Russia's gas giant, Gazprom, has announced it has bought Izvestia - one of the country's oldest newspapers.
The Kremlin is accused of too much control over the media
The Gazprom Media holding company bought more than 50% of Izvestia's shares from the media group controlled by Russian oligarch Vladimir Potanin.
Gazprom controls several media outlets including the television station NTV.
Correspondents say Izvestia's takeover is likely to be seen as another step toward the Kremlin's control of Russia's privately-owned media.
"For us ... it was of great importance to acquire a respected publication like Izvestia," said Nikolai Senkevich, general director of Gazprom Media.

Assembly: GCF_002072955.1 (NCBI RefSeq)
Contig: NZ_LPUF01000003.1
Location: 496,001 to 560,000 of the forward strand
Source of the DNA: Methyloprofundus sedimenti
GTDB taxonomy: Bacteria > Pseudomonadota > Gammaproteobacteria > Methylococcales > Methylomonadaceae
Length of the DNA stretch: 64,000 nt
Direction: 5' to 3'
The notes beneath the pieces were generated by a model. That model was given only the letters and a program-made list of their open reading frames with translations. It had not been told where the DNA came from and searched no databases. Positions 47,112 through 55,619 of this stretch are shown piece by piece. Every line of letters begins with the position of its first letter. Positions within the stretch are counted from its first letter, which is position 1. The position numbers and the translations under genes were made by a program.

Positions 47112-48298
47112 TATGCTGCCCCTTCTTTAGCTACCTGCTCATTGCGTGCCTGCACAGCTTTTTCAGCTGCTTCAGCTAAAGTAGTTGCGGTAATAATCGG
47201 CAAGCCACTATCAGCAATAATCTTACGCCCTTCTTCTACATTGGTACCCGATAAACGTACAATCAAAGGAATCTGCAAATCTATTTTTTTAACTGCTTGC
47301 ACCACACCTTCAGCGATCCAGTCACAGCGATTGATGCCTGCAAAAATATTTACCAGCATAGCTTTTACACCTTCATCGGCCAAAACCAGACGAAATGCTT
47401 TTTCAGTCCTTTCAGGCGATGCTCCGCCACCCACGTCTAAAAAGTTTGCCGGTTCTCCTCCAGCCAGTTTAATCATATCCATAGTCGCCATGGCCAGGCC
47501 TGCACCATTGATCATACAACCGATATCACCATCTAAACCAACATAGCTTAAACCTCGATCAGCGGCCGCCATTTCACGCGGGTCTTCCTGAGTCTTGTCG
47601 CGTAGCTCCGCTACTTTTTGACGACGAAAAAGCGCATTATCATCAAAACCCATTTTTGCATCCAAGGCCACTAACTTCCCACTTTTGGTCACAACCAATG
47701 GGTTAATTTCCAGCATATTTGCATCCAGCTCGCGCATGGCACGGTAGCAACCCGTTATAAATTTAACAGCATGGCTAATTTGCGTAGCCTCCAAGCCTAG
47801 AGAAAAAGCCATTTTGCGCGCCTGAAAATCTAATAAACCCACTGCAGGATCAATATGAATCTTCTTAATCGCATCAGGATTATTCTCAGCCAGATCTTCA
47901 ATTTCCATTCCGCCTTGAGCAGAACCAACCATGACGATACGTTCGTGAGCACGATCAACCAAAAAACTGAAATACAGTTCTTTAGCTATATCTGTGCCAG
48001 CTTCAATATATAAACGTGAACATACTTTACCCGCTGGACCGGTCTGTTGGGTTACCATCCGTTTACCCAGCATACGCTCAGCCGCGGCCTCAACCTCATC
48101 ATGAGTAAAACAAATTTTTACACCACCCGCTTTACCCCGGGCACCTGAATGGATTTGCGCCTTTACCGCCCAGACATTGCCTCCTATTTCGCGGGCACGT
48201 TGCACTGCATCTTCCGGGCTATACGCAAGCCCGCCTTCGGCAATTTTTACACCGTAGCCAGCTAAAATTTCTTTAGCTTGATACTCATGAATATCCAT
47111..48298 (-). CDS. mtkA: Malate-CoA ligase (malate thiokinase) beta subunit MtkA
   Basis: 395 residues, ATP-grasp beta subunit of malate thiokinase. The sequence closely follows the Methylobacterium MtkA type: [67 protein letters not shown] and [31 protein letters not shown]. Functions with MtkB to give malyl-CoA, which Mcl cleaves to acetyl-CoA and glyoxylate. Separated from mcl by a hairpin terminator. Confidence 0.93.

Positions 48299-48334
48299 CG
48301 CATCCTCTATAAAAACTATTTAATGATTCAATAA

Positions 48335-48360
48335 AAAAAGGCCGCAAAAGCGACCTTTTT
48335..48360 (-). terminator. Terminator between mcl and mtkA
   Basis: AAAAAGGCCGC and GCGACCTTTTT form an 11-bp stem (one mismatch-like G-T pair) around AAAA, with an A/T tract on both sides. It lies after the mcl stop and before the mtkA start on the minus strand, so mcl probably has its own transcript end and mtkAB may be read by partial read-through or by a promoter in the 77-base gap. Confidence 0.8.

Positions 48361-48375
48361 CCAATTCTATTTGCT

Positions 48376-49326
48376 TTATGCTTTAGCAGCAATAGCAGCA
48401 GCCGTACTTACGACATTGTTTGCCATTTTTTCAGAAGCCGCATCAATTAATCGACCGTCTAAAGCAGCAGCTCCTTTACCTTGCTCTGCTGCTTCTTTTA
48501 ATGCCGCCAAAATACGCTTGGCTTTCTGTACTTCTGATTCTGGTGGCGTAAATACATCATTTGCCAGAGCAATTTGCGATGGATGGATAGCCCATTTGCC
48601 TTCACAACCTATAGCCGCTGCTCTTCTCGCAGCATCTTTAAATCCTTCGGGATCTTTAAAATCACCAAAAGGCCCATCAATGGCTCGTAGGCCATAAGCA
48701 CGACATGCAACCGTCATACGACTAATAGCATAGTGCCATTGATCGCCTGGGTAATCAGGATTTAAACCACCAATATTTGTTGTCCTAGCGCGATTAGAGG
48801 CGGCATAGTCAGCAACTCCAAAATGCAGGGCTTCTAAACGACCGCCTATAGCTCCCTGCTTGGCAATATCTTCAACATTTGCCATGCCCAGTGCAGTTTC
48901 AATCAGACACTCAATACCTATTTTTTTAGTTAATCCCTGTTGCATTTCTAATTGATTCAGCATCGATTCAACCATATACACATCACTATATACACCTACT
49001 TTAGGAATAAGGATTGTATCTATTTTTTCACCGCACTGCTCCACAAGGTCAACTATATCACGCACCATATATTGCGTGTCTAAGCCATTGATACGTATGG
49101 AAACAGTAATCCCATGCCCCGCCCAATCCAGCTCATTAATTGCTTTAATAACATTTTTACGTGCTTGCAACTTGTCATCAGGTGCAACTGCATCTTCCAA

"In so doing we have covered virtually the last segment of the market where our holding was not present," he said in a statement.
Circulation: 190,000 ( 2003)
The centrist Izvestia daily is viewed by many observers as Russia's paper of record.
It is printed and distributed in many countries including the post-Soviet Commonwealth of Independent States, Israel, Germany, Britain, Japan and the US.
Izvestia was founded on 28 February 1917.
Popular during the Soviet era, it continues to attract a wide readership, although it has long been regarded as a particular favourite among intellectuals and academics.
The paper tends to steer clear of overt criticism of the Kremlin and President Vladimir Putin.
The US has accused Mr Putin of wielding too much power and has called for a free and independent media in Russia.
Russia has more than 22,000 newspapers, but almost all are owned by pro-government or powerful business interests that constrain their reporting.
Last month, the Russian government announced plans to bring Gazprom directly under government control.